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Manitoba small businesses mark second anniversary of COVID: Sales remain low, debt remains high, and many are considering permanent closure

Winnipeg, March 9, 2022 – Two years into the pandemic, small businesses are a long way from recovery, according to the latest Canadian Federation of Independent Business (CFIB) Small Business Recovery Dashboard. Only 28 per cent of Manitoba small businesses have returned to normal sales, while debt levels and the share of businesses considering bankruptcy remain high.

“While it is good news that most COVID business restrictions have been lifted in Manitoba, the economic damage to small business has been massive and has left many in a very precarious position,” said CFIB provincial affairs director Kathleen Cook. “As we enter the recovery phase of the pandemic, it’s critical that the Manitoba government ensure its upcoming budget provides immediate cost relief for small businesses.”

In Manitoba, nearly two thirds of businesses (64 per cent) report taking on pandemic-related debt, at an average of $79,000 per business. In addition, one in ten Manitoba businesses is actively considering bankruptcy or permanently winding down operations.

Since the start of 2022, the share of Manitoba businesses reporting normal sales has dropped from 37 per cent at the beginning of January to just 28 per cent in February. Until more businesses can get back to normal sales, their capacity to absorb new costs or repay debt remains significantly reduced. To give small businesses time to recover, CFIB is urging the Manitoba government to take the following steps in its upcoming budget:

  • Refrain from increasing taxes or introducing any new taxes and fees for small businesses
  • Increase the exemption threshold for the Health and Education Levy to $2.5 million
  • Proceed with previously announced plans to gradually eliminate education taxes on property, and ensure that small businesses aren’t paying more than their fair share in the meantime
  • Provide recovery assistance for hard-hit small businesses (for example, wage subsidies to assist with hiring back staff)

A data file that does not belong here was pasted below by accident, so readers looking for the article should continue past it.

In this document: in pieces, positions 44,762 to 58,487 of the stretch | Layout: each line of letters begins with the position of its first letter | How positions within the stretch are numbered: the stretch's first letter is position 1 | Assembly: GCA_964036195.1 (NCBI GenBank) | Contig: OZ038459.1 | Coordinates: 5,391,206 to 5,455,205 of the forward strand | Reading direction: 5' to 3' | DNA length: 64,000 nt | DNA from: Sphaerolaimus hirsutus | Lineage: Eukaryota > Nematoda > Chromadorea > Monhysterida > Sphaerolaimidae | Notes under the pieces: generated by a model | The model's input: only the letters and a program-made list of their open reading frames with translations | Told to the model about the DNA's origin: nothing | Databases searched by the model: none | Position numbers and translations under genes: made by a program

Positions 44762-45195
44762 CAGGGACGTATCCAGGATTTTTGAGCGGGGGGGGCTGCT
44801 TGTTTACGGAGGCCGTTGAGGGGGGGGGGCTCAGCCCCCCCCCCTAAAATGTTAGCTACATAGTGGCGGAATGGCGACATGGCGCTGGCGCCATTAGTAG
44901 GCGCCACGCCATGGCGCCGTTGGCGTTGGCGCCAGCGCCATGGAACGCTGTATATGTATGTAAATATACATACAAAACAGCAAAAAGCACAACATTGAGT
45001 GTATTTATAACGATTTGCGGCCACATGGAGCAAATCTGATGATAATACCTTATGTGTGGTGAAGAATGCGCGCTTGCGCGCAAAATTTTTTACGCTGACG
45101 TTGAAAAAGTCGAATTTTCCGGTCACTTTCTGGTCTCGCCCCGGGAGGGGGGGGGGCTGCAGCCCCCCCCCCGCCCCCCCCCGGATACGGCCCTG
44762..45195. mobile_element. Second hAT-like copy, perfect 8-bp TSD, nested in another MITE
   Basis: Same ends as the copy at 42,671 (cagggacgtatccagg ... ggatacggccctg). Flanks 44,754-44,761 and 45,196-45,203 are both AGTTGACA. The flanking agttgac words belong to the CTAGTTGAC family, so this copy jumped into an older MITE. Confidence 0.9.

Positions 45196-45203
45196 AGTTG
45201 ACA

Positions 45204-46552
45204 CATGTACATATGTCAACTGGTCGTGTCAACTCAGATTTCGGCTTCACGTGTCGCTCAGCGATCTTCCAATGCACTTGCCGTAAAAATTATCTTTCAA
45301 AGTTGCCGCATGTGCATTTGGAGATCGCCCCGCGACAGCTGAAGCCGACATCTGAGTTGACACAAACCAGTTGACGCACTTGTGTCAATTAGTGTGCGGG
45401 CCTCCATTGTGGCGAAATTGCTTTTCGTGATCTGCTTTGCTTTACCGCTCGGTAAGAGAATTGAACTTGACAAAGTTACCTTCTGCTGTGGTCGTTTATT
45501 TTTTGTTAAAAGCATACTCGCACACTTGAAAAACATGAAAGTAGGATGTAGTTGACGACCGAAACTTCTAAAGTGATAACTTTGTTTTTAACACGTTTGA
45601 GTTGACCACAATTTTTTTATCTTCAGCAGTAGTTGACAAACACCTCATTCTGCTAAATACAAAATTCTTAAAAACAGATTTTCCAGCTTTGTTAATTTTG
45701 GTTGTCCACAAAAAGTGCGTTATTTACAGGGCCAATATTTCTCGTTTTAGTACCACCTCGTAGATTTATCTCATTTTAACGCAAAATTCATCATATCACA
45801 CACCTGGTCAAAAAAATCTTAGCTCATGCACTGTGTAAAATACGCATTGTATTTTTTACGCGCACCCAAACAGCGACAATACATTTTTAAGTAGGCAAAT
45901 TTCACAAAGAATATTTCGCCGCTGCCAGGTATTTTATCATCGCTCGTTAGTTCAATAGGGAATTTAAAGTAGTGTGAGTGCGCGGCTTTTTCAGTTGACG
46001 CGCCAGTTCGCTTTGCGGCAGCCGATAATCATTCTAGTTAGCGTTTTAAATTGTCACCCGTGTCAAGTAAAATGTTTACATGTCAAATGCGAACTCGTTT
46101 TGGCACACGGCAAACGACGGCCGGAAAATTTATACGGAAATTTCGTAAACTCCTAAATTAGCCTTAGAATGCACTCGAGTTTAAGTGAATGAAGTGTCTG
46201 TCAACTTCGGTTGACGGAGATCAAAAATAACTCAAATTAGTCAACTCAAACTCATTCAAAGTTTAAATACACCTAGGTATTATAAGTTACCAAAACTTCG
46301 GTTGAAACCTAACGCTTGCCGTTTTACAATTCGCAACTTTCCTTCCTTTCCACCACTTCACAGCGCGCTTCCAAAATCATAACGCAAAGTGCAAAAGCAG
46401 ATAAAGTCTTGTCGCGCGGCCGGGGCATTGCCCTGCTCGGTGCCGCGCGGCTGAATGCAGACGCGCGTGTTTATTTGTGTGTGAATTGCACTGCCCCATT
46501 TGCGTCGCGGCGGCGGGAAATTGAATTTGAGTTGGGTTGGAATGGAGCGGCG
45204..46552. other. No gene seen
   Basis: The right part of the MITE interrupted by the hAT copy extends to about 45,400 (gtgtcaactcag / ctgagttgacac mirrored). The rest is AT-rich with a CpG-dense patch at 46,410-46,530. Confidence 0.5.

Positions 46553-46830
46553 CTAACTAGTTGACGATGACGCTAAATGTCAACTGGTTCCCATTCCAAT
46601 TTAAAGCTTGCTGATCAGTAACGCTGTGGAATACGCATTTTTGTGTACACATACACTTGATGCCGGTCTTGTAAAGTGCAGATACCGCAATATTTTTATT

“Small businesses have borne the brunt of two years of COVID restrictions and will be dealing with the fallout of the pandemic for months, if not years,” added Cook. “Imposing new costs and higher taxes on them right could be the final nail in the coffin for some.”

For media enquiries or interviews, please contact:

Kathleen Cook, provincial affairs director, CFIB

[email protected]

 

Methodology
This press release presents findings from the following recent CFIB surveys:

  • Your Voice – February 2022: An online survey completed by 4,001 CFIB members between February 9-25, 2022. For comparison purposes, a probability sample with the same number of respondents would have a margin of error of ±1.5 per cent, 19 times out of 20. 
  • Your Voice – January 2022: An online survey completed by 5,630 CFIB members between January 18-27, 2022. For comparison purposes, a probability sample with the same number of respondents would have a margin of error of ±1.3 per cent, 19 times out of 20. 

About CFIB
The Canadian Federation of Independent Business (CFIB) is Canada’s largest association of small and medium-sized businesses with 95,000 members across every industry and region. CFIB is dedicated to increasing business owners’ chances of success by driving policy change at all levels of government, providing expert advice and tools, and negotiating exclusive savings. Learn more at cfib.ca.
 

March 9, 2022

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